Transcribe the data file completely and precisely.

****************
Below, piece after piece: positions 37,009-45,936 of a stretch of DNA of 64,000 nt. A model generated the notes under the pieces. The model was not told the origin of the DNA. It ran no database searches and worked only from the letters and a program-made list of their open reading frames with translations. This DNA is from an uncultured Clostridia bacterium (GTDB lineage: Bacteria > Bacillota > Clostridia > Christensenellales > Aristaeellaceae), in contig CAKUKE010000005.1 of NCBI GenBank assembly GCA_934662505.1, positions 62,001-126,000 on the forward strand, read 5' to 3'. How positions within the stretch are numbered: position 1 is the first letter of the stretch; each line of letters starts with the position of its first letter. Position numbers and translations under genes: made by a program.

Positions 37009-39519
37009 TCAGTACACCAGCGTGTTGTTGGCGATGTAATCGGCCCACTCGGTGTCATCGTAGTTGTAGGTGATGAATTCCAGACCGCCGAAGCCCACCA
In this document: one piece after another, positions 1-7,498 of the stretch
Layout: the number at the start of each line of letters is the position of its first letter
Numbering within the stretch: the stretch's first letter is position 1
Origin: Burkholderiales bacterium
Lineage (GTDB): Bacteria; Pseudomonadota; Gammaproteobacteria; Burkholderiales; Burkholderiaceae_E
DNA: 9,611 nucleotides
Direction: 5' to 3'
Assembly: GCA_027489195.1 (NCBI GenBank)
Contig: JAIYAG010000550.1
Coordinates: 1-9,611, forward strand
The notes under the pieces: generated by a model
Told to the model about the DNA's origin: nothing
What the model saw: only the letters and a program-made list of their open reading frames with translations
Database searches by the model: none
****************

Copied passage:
Below, piece after piece: positions 37,009-45,936 of a stretch of DNA of 64,000 nt. A model generated the notes under the pieces. The model was not told the origin of the DNA. It ran no database searches and worked only from the letters and a program-made list of their open reading frames with translations. This DNA is from an uncultured Clostridia bacterium (GTDB lineage: Bacteria > Bacillota > Clostridia > Christensenellales > Aristaeellaceae), in contig CAKUKE010000005.1 of NCBI GenBank assembly GCA_934662505.1, positions 62,001-126,000 on the forward strand, read 5' to 3'. How positions within the stretch are numbered: position 1 is the first letter of the stretch; each line of letters starts with the position of its first letter. Position numbers and translations under genes: made by a program.

Positions 37009-39519
37009 TCAGTACACCAGCGTGTTGTTGGCGATGTAATCGGCCCACTCGGTGTCATCGTAGTTGTAGGTGATGAATTCCAGACCGCCGAAGCCCACCA
In this document: one piece after another, positions 1-7,498 of the stretch
Layout: the number at the start of each line of letters is the position of its first letter
Numbering within the stretch: the stretch's first letter is position 1
Origin: Burkholderiales bacterium
Lineage (GTDB): Bacteria; Pseudomonadota; Gammaproteobacteria; Burkholderiales; Burkholderiaceae_E
DNA: 9,611 nucleotides
Direction: 5' to 3'
Assembly: GCA_027489195.1 (NCBI GenBank)
Contig: JAIYAG010000550.1
Coordinates: 1-9,611, forward strand
The notes under the pieces: generated by a model
Told to the model about the DNA's origin: nothing
What the model saw: only the letters and a program-made list of their open reading frames with translations
Database searches by the model: none